first_imgAdvertisement Metro Sport ReporterMonday 31 Aug 2020 5:51 pmShare this article via facebookShare this article via twitterShare this article via messengerShare this with Share this article via emailShare this article via flipboardCopy link10.2kShares Berkhamp advised Van de Beek to join United (Picture: Getty)The former Arsenal forward was Ajax’s assistant manager as Van de Beek made his way through the ranks in Amsterdam and the midfielder dates the forward’s daughter, Estelle.Bergkamp is said to have advised the midfielder to move to Old Trafford and Van de Beek was minded to take his advice, given the 51-year-old struggled in Italy before shining in England with Arsenal. The former Inter Milan ace was fond of the midfielder during his time at the Johan Cruyff arena, with former manager Frank De Boer revealing just how much Bergkamp rated Van De Beek.‘Dennis started talking enthusiastically about a talent in his youth team. It was a boy who reminded Dennis of himself at that age. That was the signal for me to keep an eye on that guy. That was Donny,’ said De Boer.More: FootballRio Ferdinand urges Ole Gunnar Solskjaer to drop Manchester United starChelsea defender Fikayo Tomori reveals why he made U-turn over transfer deadline day moveMikel Arteta rates Thomas Partey’s chances of making his Arsenal debut vs Man CityVan de Beek is set to become United’s first signing of the summer but Ole Gunnar Solskjaer hopes to make at least two further additions.Jadon Sancho, the 20-year-old Dortmung winger, remains the club’s priority but negotiations are at a standstill due to United’s reluctantance to meet the Germans’ £108m asking price.Elsewhere, Solskjaer hopes to sign a centre-back to partner Harry Maguire.RB Leipzig’s Dayot Upamecano is a leading target but a deal for Sancho is United’s current priority. MORE: Lionel Messi fails to show up for Barcelona training Advertisement Comment Donny van de Beek is set to join Manchester United (Picture: Getty)Arsenal legend Dennis Bergkamp was instrumental in Donny van de Beek’s decision to join Manchester United over the likes of Real Madrid and Barcelona.The Dutchman was absent from Netherlands training this afternoon as he undergoes a medical in Amsterdam ahead of a £40.3million move to Old Trafford.The 23-year-old had looked set to join Real Madrid before the global pandemic hit but the La Liga giants attempted to renegotiate a price for Van de Beek that reflected the financial downturn. Ronald Koeman managed Van de Beek during his time as Holland boss and he was keen to sign the midfielder after being appointed Barcelona manager a fortnight ago.AdvertisementAdvertisementADVERTISEMENTHowever, Manchester United stole a march on the La Liga giants by agreeing a fee on Saturday and Sky Sports claim Bergkamp’s role was pivotal. Arsenal legend Dennis Bergkamp convinced Donny van de Beek to join Manchester Unitedlast_img read more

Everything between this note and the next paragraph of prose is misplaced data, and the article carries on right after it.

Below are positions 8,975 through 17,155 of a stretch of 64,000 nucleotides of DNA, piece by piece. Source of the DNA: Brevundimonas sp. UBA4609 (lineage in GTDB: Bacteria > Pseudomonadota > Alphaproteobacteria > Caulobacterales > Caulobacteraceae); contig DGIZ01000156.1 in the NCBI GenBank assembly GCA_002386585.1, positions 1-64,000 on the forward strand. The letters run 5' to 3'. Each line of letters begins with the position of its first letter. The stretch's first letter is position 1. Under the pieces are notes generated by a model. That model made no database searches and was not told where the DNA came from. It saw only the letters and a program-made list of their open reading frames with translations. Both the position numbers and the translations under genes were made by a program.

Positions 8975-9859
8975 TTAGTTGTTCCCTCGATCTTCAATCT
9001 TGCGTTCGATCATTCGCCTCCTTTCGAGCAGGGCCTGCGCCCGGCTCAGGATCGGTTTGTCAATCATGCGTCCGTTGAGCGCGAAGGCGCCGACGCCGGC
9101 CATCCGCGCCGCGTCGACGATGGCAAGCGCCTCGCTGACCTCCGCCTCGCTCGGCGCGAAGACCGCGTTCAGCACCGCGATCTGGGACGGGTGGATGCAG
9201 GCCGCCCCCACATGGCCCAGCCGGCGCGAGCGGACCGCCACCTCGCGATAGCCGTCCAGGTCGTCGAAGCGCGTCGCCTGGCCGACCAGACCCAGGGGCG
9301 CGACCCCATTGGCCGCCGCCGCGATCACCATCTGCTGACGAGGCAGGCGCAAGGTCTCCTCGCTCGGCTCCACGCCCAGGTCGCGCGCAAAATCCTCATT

first_img Lancashire golfers Karen Dunkeld and Vicki Heap teamed up to win the national final of England Golf’s Australian Spoons competition.They saw off the challenge of five other pairs – each representing an England Golf region – and won the stableford foursomes competition at their first attempt.Karen and Vicki, from Lancaster Golf Club, (Image © Leaderboard Photography) came through club and regional rounds to reach the final at Frilford Heath in Oxfordshire where they scored 31 points.Second place went to Hilly Armitage and Sandra Bruce from Donnington Valley in Berkshire, while Angie Odera-Patel and Maritza Stitcher of Stanmore, Middlesex, were third. The competition is contested with pairs with handicaps of 15 and over.“We are well chuffed,” said Karen, while Vicki added: “We’re so thrilled. We came with no expectations but the more we got into it the more we realised how good it would be to win.”Karen, who plays off 30 and Vicki, a 27-handicapper, both took up golf about five years ago – following their husbands. “If you can’t beat ‘em, join ‘em,” said Vicki while Karen added: “My husband used to go on a lot of golf holidays with his mates and I was left at home!” Now, the two couples are planning a golfing weekend together.The pair play together quite regularly and have found they can keep each other calm. “We don’t panic, we are quite chilled,” Karen while Vicki added: “We just think every game of golf is different. We just give it a good try and do our best.”The Australian Spoons finalists, who were the overnight guests of England Golf, were:Karen Dunkeld and Vicki Heap of Lancaster Golf Club, Lancashire, representing the NorthHilly Armitage and Sandra Bruce of Donnington Valley Golf Club, Berkshire, representing Midlands SouthAngie Odera-Patel and Maritza Stitcher of Stanmore Golf Club, Middlesex, representing the SouthFrances Johnson and Susan Filby of Ryston Park Golf Club, Norfolk, representing the EastLinda Short and Jane Sugar of Portmore, Devon, representing the South WestAileen Kynoch and Abigail Chambers of The Nottinghamshire Golf Club, representing Midlands NorthClick here for the championship webpageCaption:  Karen Dunkeld and Vicki Heap with the Australian Spoons 18 Sep 2015 Lancashire pair triumph in ‘Spoons’ final last_img read more